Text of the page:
Lawn bowls looks dead easy to anyone who has never played it. After all, if folks manage to partake in the game well past 80, it must be a no-brainer? Fools. This becomes apparent as soon as you give these ignorant humans a go, sending the bowl rocketing into the gutter, or it plops at their feet. But even dedicated players struggle. A common irritation: the bowl stops short.
Bowling short in lawn bowls is typically due to poor weight transfer, negatively impacting your rhythm speed. A poor release can also cause the bowl to be short, as it is dropping from the fingers rather than rolling off. Concentrating on making a complete follow-through can help.
Lawn bowls is a sport where players need to make friends with gravity. Unlike sports such as gymnastics, where athletes attempt to defy gravity, lawn bowlers need to work with it. Too often, bowlers try to push through gravity, swinging their arms past their bum, stepping too far forward, and pushing the bowl, all of which can negatively impact balance, weight transfer, and rhythm speed.
Why You’re Bowling Short In Lawn Bowls
There are a few reasons you might be bowling short in lawn bowls:
- Wrong size bowl
- Poor weight transfer
- Inconstant rhythm speed
- Poor release
- Lack of follow-through
These issues are all connected. One issue impacts all the rest. But one significant sign of a flaw in your form is if your movements are not a fluid unit. Your body should be moving together at one consistent and unified speed.
You Are Bowling With The Wrong Size Bowl
It is crucial to play law bowls with the correct size bowl. The wrong bowl impacts your grip. Poor grip leads to poor bowling. The wrong size bowl can affect everything in your game. So ensure the bowl is neither too big, too small, or the wrong weight.
You Are Bowling With Poor Weight Transfer
Poor weight transfer typically is due to two issues:
- Too big of a pendulum swing
- Too big or too short of a step
A pendulum swing uses gravity. You work with it, not against it or through it. You allow your arm to drop with a nice, relaxed shoulder that allows gravity to pull your arm back to about hip, mid-bum.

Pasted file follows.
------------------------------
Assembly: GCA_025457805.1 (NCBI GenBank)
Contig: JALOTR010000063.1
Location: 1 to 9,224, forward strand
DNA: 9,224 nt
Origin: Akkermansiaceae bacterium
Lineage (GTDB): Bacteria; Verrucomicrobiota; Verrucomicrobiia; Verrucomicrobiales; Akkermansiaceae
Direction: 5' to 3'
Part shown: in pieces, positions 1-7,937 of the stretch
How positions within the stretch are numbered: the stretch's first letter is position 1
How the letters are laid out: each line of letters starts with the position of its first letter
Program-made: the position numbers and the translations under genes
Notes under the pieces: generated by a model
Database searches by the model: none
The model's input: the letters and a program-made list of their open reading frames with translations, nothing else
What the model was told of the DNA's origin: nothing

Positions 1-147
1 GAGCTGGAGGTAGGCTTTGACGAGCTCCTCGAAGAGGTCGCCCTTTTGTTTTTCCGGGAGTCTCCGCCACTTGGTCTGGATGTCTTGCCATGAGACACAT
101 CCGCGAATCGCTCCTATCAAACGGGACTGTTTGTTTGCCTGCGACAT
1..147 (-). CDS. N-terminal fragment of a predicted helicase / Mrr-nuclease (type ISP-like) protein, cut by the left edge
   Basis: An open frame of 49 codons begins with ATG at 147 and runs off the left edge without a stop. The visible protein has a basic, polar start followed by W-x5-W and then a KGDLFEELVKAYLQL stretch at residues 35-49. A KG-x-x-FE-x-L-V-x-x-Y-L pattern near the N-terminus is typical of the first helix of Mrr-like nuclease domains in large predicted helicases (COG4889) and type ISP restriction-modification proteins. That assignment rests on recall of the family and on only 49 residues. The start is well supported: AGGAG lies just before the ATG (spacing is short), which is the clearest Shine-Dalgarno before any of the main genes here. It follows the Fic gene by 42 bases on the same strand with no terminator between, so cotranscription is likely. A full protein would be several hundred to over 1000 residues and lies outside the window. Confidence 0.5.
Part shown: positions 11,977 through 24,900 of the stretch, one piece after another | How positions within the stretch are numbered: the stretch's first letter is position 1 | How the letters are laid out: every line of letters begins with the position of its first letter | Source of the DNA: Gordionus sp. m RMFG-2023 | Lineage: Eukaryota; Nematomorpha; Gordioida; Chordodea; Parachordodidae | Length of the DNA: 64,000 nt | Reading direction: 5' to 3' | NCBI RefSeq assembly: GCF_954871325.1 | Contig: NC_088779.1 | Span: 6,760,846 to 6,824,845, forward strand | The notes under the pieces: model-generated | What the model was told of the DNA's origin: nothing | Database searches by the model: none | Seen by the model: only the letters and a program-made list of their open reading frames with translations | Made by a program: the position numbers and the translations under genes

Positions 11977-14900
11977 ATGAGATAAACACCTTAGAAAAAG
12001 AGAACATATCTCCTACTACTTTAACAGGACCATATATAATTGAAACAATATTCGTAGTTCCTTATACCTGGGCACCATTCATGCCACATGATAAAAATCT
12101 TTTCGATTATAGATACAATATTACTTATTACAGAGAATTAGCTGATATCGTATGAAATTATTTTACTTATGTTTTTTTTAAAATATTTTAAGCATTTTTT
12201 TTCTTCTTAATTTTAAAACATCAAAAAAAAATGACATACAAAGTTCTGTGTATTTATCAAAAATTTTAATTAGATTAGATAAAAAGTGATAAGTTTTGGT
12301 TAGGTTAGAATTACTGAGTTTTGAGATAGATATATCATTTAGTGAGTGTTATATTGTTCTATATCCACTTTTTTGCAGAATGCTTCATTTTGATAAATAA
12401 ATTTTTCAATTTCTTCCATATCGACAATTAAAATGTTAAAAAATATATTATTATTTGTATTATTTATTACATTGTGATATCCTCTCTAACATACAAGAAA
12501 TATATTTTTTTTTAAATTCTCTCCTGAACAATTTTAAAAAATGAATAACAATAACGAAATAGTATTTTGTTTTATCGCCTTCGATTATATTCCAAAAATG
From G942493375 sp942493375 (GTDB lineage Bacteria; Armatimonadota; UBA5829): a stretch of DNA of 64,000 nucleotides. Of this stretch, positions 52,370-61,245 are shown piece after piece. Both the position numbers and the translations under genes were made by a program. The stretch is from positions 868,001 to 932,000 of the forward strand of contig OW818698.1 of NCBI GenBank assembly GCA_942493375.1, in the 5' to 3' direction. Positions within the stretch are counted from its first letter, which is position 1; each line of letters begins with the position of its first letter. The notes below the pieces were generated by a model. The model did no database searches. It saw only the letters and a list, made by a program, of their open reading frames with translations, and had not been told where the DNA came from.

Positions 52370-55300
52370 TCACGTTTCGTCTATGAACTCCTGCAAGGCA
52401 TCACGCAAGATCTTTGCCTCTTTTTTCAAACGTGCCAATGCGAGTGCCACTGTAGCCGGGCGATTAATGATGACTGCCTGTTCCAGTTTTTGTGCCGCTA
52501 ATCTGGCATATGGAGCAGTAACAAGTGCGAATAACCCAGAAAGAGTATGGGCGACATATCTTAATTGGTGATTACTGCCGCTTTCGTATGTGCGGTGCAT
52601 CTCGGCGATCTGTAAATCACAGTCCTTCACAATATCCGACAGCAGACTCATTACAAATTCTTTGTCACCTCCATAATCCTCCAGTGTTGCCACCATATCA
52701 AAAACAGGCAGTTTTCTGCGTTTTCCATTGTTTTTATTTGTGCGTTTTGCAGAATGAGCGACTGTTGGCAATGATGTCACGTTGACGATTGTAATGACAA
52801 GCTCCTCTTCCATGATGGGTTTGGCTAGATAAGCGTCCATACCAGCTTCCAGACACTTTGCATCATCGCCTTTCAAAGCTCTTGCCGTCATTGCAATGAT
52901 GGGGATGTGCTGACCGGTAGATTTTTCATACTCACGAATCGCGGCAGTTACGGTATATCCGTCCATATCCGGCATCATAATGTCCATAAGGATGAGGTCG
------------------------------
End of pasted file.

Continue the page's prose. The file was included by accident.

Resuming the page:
Have somebody film you. If your arm isn’t reaching your hip or mid-bum area, you are resisting gravity. If your arm is swinging past your bum, you are pushing through gravity.
Trust gravity, and allow it to pull your arm back just right.
Gravity also influences our natural forward step. When we step short, we are resisting gravity. When we step far, we are pushing through it. You want a nice, easy step off the mat that puts you forward, naturally. Too short or too far will impact your balance, accuracy, and how far you can bowl.
The pendulum swing should work as one, allowing gravity to take the lead.
You Are Bowling With Inconsistent Rhythm Speed
The rhythm speed should be consistent. It is about doing the above in a fluid motion. This takes practice. You don’t want to rush gravity or linger. It’s a dance step that must be performed the same way every time.
You Are Bowling With A Poor Release
A common reason for bowling short is loving gravity too much. Instead of allowing the bowl to roll off your fingers, nice and gentle with gravity, you let gravity completely take over, and the bowl plops off. A dropped bowl loses accuracy and speed.
You Are Bowling Without A Follow-Through
Follow-through is performed after the bowl has left the hand. Thus, it can seem silly to care since the bowl is no longer in your control. However, a good follow-through helps your body “dance.” Without it, it is difficult to maintain a smooth and consistent rhythm speed.
When you stop short after the bowl, you have readied your body, shifting your weight, to pull yourself up and out of the movement. This means you are impacting your weight transfer and creating inconsistencies in your rhythm speed.
Thus, when you perform a follow-through, you are allowing your body to complete the previous movements in a fluid and consistent motion.
Stopping short is a sign something is off. First, check you are using the suitable size bowl, as the wrong size throws everything off. After that, have somebody film you from the side so you can pinpoint where your bowling is out of sync in your movement.
Once you identify the main culprit, all it takes is adjustment and practice. Remember, gravity is your friend.